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The bottom line: An investigation of the economic, cultural and social costs of industrial longline fishing in the Pacific and the benefits of sustainable use marine protected areas

By Robert Ovetz

Abstract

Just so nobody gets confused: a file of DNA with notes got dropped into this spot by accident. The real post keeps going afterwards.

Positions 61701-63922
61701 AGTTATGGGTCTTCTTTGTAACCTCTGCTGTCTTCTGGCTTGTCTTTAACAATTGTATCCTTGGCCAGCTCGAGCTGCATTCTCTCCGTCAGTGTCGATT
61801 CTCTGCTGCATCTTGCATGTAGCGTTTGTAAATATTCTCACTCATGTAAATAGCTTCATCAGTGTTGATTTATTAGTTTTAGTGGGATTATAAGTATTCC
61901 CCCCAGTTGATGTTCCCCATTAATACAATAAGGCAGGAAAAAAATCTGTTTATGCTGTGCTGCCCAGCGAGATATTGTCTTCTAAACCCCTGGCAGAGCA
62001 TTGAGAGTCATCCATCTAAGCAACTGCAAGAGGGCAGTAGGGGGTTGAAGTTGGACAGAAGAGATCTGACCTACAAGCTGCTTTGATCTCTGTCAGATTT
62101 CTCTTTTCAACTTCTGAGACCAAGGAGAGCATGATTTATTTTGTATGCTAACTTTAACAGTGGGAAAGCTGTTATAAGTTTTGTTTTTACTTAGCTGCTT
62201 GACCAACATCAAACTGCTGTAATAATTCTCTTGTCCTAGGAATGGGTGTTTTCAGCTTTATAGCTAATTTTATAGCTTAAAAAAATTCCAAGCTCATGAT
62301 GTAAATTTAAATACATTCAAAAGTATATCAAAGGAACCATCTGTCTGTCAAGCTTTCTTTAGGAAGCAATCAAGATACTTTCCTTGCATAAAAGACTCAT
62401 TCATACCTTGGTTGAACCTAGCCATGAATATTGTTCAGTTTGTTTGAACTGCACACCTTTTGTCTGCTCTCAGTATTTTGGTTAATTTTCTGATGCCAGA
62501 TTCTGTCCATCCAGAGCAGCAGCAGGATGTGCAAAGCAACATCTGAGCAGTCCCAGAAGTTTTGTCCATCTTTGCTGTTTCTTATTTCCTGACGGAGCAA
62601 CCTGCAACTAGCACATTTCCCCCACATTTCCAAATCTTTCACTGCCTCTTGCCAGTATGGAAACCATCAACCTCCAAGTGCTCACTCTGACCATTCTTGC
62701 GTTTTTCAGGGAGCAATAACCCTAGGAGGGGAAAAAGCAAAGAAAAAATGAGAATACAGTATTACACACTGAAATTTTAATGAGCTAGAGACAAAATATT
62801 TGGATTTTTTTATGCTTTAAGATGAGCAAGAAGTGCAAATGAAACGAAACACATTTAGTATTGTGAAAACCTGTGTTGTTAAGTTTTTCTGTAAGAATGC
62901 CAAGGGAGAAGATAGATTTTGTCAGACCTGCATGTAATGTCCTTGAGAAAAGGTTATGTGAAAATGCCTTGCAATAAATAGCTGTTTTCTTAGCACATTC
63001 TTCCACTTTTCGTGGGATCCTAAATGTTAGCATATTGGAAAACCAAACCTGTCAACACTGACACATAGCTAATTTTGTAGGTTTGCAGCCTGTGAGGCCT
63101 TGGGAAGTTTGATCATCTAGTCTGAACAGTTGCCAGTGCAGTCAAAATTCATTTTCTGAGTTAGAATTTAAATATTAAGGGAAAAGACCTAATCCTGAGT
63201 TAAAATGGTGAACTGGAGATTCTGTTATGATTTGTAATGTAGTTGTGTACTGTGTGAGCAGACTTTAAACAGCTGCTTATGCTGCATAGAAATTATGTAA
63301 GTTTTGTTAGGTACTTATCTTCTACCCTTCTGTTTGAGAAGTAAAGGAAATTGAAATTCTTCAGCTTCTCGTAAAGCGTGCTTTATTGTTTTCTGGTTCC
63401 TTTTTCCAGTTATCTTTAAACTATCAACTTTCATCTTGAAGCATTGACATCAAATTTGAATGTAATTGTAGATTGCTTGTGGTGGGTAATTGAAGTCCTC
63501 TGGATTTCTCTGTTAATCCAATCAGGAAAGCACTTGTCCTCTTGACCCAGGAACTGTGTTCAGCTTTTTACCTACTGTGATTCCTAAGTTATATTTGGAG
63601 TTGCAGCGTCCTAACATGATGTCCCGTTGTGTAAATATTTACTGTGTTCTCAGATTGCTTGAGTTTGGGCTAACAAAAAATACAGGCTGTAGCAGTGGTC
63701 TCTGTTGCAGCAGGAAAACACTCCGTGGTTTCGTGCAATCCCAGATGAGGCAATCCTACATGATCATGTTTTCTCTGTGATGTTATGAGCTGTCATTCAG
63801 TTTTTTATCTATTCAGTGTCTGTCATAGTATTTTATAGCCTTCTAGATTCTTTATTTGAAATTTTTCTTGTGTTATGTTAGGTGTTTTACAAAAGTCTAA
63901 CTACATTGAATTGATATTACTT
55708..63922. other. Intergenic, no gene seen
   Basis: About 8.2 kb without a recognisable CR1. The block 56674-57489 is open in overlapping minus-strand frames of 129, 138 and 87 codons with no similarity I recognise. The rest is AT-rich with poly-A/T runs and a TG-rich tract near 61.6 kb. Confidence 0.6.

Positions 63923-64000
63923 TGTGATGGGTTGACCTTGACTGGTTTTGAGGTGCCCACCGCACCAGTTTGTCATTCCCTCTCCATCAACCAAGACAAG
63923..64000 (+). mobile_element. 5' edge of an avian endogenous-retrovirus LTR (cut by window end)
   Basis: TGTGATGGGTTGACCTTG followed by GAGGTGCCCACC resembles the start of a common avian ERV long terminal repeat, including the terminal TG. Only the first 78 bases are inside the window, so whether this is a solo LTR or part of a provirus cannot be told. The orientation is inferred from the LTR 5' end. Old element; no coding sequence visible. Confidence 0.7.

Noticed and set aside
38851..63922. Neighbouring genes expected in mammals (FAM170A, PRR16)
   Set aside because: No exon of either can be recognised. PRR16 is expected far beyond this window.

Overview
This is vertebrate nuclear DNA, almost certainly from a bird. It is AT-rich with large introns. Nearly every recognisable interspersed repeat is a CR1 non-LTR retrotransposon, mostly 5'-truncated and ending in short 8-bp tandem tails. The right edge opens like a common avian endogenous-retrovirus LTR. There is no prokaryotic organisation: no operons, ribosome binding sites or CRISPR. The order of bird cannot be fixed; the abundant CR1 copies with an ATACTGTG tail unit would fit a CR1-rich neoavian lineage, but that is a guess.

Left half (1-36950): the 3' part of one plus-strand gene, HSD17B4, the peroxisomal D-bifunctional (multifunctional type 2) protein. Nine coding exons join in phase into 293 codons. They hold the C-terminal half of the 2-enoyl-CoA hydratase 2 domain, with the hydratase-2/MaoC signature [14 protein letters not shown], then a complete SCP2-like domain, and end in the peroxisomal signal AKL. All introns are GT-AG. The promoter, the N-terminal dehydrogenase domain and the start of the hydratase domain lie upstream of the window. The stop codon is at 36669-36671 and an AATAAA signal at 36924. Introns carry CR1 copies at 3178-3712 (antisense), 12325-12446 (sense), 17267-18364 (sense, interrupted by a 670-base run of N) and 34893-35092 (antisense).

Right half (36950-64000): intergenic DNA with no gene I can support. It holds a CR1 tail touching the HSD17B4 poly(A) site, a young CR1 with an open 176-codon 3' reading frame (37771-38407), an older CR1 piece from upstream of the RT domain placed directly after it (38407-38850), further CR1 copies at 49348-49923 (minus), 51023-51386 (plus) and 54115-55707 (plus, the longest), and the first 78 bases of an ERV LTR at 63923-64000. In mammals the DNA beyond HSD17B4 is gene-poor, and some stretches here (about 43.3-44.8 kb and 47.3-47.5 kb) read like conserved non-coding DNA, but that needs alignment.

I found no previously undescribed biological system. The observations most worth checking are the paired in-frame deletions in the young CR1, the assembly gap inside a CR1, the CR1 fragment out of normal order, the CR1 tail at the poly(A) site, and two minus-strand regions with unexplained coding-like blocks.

Industrial longline fishing can be understood as a case study of the cultural, economic, environmental and social impacts of unsustainable fishing technology. While much attention has been attributed to the impact of industrial longlines on the marine ecosystem, little is known about the impact of longline fishing on local food security, employment, cultural belief systems and traditions, revenue generation from marine tourism and climate change. New data demonstrate that the contributions of Marine Protected Areas, marine tourism and recreational fishing to local coastal economies dwarf the contributions of longline fishing. When combined with the impact of overfishing on coastal fishing communities and fish consumers, policies promoting sustainable fisheries must be expanded to take these other factors into account along with issues of biodiversity.Longline fishing Sea turtles Recreational fishing Marine tourism

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